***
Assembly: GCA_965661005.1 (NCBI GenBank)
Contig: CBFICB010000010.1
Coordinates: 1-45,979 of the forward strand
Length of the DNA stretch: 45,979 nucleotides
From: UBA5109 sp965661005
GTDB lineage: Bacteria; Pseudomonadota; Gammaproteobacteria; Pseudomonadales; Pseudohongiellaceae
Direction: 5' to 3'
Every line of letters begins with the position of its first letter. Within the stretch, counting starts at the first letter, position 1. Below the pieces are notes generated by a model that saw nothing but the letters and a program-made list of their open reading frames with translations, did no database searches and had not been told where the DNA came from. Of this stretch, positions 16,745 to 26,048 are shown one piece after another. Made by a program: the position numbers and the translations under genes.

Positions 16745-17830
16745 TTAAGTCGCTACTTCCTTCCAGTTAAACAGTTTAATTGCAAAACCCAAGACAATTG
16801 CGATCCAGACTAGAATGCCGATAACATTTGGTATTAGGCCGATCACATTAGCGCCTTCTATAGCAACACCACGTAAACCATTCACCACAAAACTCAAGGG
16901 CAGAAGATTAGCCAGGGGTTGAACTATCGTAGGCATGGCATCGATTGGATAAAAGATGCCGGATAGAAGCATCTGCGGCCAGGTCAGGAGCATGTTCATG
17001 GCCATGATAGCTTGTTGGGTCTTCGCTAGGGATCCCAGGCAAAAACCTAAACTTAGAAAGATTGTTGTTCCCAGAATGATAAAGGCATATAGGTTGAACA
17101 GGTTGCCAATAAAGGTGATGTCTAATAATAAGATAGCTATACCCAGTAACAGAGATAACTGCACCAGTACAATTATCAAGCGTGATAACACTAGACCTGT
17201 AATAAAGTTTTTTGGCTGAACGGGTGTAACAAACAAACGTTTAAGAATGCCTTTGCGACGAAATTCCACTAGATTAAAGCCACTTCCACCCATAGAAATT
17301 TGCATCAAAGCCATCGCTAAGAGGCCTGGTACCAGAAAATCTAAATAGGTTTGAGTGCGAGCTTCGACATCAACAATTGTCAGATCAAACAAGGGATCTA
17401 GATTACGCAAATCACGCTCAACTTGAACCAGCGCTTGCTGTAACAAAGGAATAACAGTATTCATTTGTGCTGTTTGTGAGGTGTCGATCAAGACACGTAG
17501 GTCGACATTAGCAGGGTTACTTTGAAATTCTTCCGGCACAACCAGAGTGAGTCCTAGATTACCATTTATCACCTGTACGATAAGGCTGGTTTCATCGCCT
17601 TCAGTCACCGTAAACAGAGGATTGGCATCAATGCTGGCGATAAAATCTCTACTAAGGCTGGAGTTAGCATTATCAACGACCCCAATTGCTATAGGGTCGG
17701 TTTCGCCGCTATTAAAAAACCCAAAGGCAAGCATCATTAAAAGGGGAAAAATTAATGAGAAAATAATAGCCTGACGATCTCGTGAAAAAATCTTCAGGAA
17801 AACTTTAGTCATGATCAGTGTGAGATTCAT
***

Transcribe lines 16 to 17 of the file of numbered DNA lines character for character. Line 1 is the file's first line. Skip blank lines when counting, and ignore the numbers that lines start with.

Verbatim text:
17301 TGCATCAAAGCCATCGCTAAGAGGCCTGGTACCAGAAAATCTAAATAGGTTTGAGTGCGAGCTTCGACATCAACAATTGTCAGATCAAACAAGGGATCTA
17401 GATTACGCAAATCACGCTCAACTTGAACCAGCGCTTGCTGTAACAAAGGAATAACAGTATTCATTTGTGCTGTTTGTGAGGTGTCGATCAAGACACGTAG